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dman535

Thompsons Station, Tennessee

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Posted: 09/15/22 06:31pm Link  |  Quote  |  Print  |  Notify Moderator

Even though the unit is a 2021, it was purchased in 2020 and is out of warranty. I have contacted the manufactured several times and they are not getting back to me.

The soft spots are not numerous - and I know the proper repair is to cut out the osb and repair it. Given that I only have a few spots - I thought I might get away with an epoxy repair.

Given the location of the spots - its really going to take some work to replace the wood where the issues are. The door will have to come out - amongst some other furniture and wall panels.

[image]

* This post was edited 09/16/22 07:28am by an administrator/moderator *

Gdetrailer

PA

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Posted: 09/15/22 08:40pm Link  |  Quote  |  Print  |  Notify Moderator

dman535 wrote:

Even though the unit is a 2021, it was purchased in 2020 and is out of warranty. I have contacted the manufactured several times and they are not getting back to me.

The soft spots are not numerous - and I know the proper repair is to cut out the osb and repair it. Given that I only have a few spots - I thought I might get away with an epoxy repair.

Given the location of the spots - its really going to take some work to replace the wood where the issues are. The door will have to come out - amongst some other furniture and wall panels.



Wow, they have drastically shortened the warranties [emoticon] sorry to here this.

Back a few yrs ago, there were often 2 or 3 yr warranties on most TTs.

The problem with a quick fix, is the damage when it comes to water is typically a lot more extensive, the soft spots are a symptom of long term leaks that happened without your knowledge until you start noticing a soft spot.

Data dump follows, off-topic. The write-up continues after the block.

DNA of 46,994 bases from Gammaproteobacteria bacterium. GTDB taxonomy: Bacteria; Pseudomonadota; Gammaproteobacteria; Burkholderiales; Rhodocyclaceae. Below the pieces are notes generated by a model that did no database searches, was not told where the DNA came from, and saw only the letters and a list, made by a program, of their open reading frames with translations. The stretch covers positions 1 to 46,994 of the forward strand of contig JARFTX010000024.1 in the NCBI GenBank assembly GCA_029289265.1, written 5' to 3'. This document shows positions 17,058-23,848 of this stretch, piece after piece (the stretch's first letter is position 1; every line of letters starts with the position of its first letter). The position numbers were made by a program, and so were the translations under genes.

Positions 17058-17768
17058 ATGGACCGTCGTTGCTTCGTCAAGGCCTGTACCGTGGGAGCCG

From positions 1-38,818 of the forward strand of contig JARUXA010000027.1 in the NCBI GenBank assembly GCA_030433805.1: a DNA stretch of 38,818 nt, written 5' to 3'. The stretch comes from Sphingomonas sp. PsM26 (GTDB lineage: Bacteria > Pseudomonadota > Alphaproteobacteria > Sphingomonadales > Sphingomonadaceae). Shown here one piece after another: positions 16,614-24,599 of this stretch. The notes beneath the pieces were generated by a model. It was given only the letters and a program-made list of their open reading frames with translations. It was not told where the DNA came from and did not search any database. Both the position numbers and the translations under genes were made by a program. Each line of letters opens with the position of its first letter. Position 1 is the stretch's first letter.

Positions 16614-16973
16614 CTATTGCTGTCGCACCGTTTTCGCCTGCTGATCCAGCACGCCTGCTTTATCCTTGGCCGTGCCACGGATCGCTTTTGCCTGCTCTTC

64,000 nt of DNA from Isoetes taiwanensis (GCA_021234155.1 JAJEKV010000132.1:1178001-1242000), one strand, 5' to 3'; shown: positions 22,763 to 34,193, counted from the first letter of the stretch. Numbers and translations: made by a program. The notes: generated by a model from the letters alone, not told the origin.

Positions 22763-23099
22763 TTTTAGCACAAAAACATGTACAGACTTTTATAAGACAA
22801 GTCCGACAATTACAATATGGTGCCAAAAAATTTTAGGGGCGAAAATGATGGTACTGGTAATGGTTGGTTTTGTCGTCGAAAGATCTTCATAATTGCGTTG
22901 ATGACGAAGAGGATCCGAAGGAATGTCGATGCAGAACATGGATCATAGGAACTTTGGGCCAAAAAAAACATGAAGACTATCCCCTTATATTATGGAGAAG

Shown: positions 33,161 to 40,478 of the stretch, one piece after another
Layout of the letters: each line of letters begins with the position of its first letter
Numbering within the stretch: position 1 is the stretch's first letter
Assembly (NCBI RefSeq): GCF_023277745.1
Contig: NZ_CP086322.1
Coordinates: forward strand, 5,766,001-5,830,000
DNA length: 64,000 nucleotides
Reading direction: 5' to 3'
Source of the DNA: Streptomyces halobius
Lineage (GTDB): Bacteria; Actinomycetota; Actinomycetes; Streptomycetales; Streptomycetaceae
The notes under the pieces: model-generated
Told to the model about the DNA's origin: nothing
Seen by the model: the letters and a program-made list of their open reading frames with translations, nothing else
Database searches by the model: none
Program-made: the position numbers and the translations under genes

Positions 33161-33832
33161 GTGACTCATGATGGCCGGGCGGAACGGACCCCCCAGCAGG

Epoxy by itself is going to create a temporary at best hard inflexible bridge to the adjacent OSB which will still flex. The already compromised OSB around the epoxy will simply continue deteriorating.

OSB is pretty much all water based glue with large flecks of wood chips and the whole thing is pressed together under high pressure until the glue sets. All it takes is a little moisture to wick into the wood strands and it all falls apart. OSB and MDF doesn't glue well if you are looking for strength.

I didn't check your model number, if it is a "lite" or Lightweight trailer, you may have a double whammy.. Typically to save weight, the manufacturers for "lite" models use much thinner 1/4" subfloor which starts to weaken and sag in high traffic areas.. Basically the floor strength depends on the foam insulation and that breaks down each time it is walked on and flexed.

valhalla360

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Posted: 09/16/22 09:47am Link  |  Quote  |  Print  |  Notify Moderator

Yes, pulling everything out removing the entire panel and splicing in new material is the gold standard. And if it was covered under warranty, I would push for that.

Assuming you have the leak fixed and the floor dried out, thinned out epoxy is a recognized alternative used with boats. West System Epoxy has a lot of free how-to guides. I suggest doing some reading. There are some tricks to

https://www.westsystem.com/instruction-2/


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valhalla360

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Posted: 09/16/22 09:54am Link  |  Quote  |  Print  |  Notify Moderator

Gdetrailer wrote:


Wow, they have drastically shortened the warranties [emoticon] sorry to here this.

Back a few yrs ago, there were often 2 or 3 yr warranties on most TTs.


Keep in mind, new RV sales are similar to cars. A 2021 unit may have been sold in June/July 2020 which would make it over 2yrs old.

Plus, leaks are typically called out as maintenance issues unless you can prove otherwise, so after the first week or so over ownership, it's a tough battle.

I know they will never do it...but I would happily spend an extra $3-400 to get a marine grade plywood floor. For reference, that's what gets used on freeway signs that have a 15-20yr lifespan sitting out in the weather 24/7. Lots of things could be done to make your average RV far more waterproof for an extra couple grand but it's improvements to the "bones" not to the "bling".